Questioning the Classroom: Perspectives on Canadian Education by Dianne Gereluk

Questioning the Classroom: Perspectives on Canadian Education

byDianne Gereluk, Christopher Martin, Trevor Norris

Paperback | December 21, 2015

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Questioning the Classroom is organized around key philosophical questions that engage students with major debates in Canadian education and highlight the practical implications for future educators. This thought-provoking introduction encourages students to develop a personally meaningfulphilosophy of education that they can take with them into classroom practice.

About The Author

Dianne Gereluk is associate professor and associate dean of the undergraduate program in the Faculty of Education at the University of Calgary. Her research examines the parameters of cultural and religious accommodations in schools in liberal democracies. She is author of Education and Community (Continuum, 2006), Symbolic Clothing in...
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Title:Questioning the Classroom: Perspectives on Canadian EducationFormat:PaperbackDimensions:288 pages, 9 × 7 × 0.55 inPublished:December 21, 2015Publisher:Oxford University PressLanguage:English

The following ISBNs are associated with this title:

ISBN - 10:019901003X

ISBN - 13:9780199010035

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Table of Contents

Introduction: What's the Point?!Part One: Why Should Children Be Educated?1. What Are the Values and Aims of Education?Terminology: Does Education Have a Purpose?Education versus SchoolingChanging Models of EducationStep One: Knowledge and Understanding as an Aim of EducationStep Two: Reaction and CriticismStep Three: Well-Being as an Aim of Education2. Can We Educate for Canadian Identity?What Is Civic Identity and What Is the Point of Educating for It?Challenges to Education for Civic IdentityA Brief History of Citizenship Education in CanadaPart Two: How Should Children Be Educated?3. What Are Our Main Conceptions of Education, Where Did They Originate, and How Do They Inform Our Current Practices?Metaphors We Live ByThree Conceptions of Teaching and LearningEducational Rationalism: Teaching and Learning as Building KnowledgeThe Developmental Conception of Education: Learning as GrowthThe Guidance Conception of Education: Learning as Insight and Discovery4. Are Students Becoming Consumerist Learners?Introduction: What Is Consumerism?Types of School CommercialismCivic Identity or Consumer Identity?Private Gain or Public Good?"Me, Inc."Economistic Approaches to EducationCommodification of KnowledgeThe Humanities and Economic GrowthTeacher AutonomyCritical ThinkingEducational Risk and the UnexpectedShould Education Be "Easy"?Part Three: What Should Children Learn?5. What Should Be Taught on the Curriculum?How Do Decision-Makers Decide What Should Be on the Curriculum?Curriculum in Canada: A Look at the PastCriticisms of What Is Taught on the CurriculumThe Changing Nature of What Should Be Taught in Schools6. Should Teachers Teach Students about Controversial Subjects?Controversial SubjectsWhat Is a Controversy?What Difficulties Do Teachers Face in Teaching Controversial Issues in Schools?How Can Teachers Navigate Controversial Issues with Dignity and Worth?Part Four: Where Should Children Learn?7. Place-Based Education and the Rural School EthicWhat is Place-Based Education?Well-Being, the Individual, and CommunityThe Limits of Place-Based Education8. Should School Choice Be Fostered in Public Education?What Is "Choice"? How Do People Choose?The Merits and Demerits of School ChoiceCriticisms of School Choice PoliciesPart 5: Who Should Control Education?9. Should Cultural Restoration Be an Aim of Education? Justice, Reconciliation, and Aboriginal EducationResidential Schooling and Transitional JusticeEducation for Canadian Identity RevisitedResidential Schooling and Canada's Truth and Reconciliation CommissionWho Should Control Aboriginal Education?Education and Deliberative Democracy10. Should Parents Decide How Children are Educated?Parens PatriaeArguments in Favour of Parental RightsArguments against Parental RightsPart 6: What Is the Role of Teacher's Professional Identity?11. To What Extent Do Teachers Have Professional Autonomy?Why Is Autonomy Important for the Work That Professionals Do?Is Teaching a Profession?Legal Issues12. Conclusion: Teaching for the Canadian Ethical EnvironmentPhilosophical Perspective in the Practice of TeachingWhy Professional Self-Cultivation?Professional Self-Cultivation and Reasoning about ValuesSelf-Cultivation and Teacher EducationTeaching for the Canadian Ethical EnvironmentGlossaryNote: All chapters include:- Introduction- Conclusion- Review Questions- Further Readings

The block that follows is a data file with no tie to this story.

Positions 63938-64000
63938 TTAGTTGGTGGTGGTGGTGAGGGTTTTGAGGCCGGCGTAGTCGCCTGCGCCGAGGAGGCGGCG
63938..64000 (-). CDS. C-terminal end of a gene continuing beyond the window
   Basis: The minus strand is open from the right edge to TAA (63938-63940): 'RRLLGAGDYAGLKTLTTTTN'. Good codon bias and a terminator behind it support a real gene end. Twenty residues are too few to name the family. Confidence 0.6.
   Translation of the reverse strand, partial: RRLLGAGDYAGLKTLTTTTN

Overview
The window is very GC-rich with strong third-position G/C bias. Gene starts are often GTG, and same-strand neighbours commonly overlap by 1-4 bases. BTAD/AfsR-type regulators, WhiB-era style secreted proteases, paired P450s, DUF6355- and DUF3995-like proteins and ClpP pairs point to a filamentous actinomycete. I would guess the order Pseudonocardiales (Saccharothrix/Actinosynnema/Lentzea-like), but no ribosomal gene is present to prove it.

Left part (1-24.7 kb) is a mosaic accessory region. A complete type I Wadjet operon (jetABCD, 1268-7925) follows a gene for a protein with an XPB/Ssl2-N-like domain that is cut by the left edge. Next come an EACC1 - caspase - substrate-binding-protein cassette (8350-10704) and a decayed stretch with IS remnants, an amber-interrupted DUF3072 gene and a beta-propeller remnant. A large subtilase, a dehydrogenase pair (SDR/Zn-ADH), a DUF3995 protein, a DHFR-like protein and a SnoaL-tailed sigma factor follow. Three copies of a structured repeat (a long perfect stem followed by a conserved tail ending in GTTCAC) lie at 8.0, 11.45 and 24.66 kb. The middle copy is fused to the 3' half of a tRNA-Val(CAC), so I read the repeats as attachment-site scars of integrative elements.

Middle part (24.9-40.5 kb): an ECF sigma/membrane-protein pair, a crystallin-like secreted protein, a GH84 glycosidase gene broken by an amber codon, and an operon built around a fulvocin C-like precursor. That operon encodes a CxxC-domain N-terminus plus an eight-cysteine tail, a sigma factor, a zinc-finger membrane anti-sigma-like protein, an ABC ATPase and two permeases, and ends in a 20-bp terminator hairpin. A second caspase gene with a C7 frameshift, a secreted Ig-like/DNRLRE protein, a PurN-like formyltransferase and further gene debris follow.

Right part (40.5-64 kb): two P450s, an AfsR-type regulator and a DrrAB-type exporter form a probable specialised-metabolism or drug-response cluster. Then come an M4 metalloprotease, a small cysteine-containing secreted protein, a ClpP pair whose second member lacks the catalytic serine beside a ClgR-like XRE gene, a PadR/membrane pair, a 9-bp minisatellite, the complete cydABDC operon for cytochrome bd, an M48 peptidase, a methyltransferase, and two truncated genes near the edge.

Editorial Reviews

"This book is current, accessible and thought provoking [...] While this book was specifically written for pre-service teachers, I cannot imagine any educator, trustee, politician, or parent who would not find it engaging, challenging and beneficial." --Bruce Beairsto, Education Canada